For a while now I’ve been programming AVR chips with the GPIOs on my Raspberry Pi. It’s very useful to me and I thought I’d documet it here as I will probably mention it in future blog posts too.
Wiring it up
It’s not as complicated as it looks. Connect the RPi to the chip as in the following table. The pin numbers for the AVR chips refer to the PDIP package (the kind that goes in breadboard).
|Raspberry Pi Pin (P1 Header)||AVR Pin Name||ATtiny25/V, ATtiny45/V, ATtiny85/V||ATmega48, ATmega88, ATmega168, ATmega328||ATtiny2313, ATtiny4313|
|Ground (6)||Ground||4||8 & 22||10|
|3.3V (1)||Vcc||8||7 & 20||20|
Power the AVR chip up with a 3.3V supply, using 5V will probably damage your Raspberry Pi. You can use the 3.3V pin from the Raspberry Pi as shown in the table above but you will have to make sure you don’t exceed the 50mA current limit. If all that is connected is the chip you want to program, that is fine. If you have anything else running off the Pi’s 3.3V pin you may want to use a separate power supply instead.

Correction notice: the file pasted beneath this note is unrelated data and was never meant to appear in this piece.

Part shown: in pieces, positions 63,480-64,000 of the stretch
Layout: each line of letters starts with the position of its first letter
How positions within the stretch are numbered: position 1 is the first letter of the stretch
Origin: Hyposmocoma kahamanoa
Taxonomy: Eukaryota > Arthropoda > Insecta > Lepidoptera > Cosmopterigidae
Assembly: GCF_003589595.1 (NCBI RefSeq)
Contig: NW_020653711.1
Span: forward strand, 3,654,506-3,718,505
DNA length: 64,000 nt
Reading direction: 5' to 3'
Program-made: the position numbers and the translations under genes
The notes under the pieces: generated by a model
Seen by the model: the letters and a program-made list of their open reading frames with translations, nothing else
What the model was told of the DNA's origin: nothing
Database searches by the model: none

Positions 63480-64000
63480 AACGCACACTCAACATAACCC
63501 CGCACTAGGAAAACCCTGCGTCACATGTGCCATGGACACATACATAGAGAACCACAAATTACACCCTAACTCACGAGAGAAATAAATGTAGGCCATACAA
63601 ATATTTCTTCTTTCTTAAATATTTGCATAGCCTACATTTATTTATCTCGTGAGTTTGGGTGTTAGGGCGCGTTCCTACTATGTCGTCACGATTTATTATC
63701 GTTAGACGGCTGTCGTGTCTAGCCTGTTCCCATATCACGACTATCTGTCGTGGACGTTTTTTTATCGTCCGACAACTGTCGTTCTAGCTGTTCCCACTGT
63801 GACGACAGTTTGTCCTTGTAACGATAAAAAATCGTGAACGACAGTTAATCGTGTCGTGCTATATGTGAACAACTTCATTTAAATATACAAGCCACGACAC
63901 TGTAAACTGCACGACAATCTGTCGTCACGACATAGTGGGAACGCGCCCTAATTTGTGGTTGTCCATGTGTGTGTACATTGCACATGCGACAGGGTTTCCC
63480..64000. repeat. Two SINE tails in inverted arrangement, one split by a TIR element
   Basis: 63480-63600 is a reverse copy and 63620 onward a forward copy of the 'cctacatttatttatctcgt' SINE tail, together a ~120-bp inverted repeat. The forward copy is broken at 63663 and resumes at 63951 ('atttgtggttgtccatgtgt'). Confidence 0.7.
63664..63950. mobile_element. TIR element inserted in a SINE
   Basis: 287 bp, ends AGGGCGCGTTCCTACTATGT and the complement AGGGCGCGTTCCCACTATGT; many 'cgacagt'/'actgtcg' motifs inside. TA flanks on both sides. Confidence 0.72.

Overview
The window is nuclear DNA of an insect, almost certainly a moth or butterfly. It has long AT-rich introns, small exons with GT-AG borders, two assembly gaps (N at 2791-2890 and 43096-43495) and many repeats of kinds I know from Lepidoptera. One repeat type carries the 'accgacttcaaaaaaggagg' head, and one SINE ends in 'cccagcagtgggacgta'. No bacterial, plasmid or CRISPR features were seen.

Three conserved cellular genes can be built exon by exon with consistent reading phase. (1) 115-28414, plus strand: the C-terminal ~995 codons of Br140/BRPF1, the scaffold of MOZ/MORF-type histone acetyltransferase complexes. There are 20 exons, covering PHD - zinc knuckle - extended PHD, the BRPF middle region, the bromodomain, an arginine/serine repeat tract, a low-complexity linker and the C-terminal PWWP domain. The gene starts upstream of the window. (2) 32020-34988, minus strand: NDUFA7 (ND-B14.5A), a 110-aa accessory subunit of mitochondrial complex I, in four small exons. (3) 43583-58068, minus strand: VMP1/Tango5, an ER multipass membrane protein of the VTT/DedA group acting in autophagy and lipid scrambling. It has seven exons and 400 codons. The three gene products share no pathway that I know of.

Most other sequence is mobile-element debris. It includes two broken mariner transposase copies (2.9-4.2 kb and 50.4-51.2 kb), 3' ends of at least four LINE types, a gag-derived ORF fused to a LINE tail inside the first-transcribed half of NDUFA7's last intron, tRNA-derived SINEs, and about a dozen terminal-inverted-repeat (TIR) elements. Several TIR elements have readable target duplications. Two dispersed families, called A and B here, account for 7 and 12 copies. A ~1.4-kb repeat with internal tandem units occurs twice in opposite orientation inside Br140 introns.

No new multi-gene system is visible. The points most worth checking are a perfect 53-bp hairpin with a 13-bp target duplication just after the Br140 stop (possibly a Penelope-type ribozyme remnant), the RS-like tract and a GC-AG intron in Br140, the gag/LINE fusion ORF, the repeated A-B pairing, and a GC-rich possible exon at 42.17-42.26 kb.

Installing the software
You will need to install a custom version of avrdude available at http://project-downloads.drogon.net/files/ . Install it with the commands
sudo dpkg -i avrdude_5.10-4_armhf.deb
sudo dpkg -i avrdude-doc_5.10-4_all.deb
There it is done. Use the programmer name gpio (-c switch to avrdude) in your projects.
2 thoughts on “Programming an AVR chip with a Raspberry Pi”
What did you use for the -P option in avrdude? I keep getting the following error:
avrdude: AVR device not responding
avrdude: initialization failed, rc=-1
Double check connections and try again, or use -F to override
and I think it’s because I need to explicitly specify a port. Very helpful article, otherwise!
I probably should have mentioned that in the article.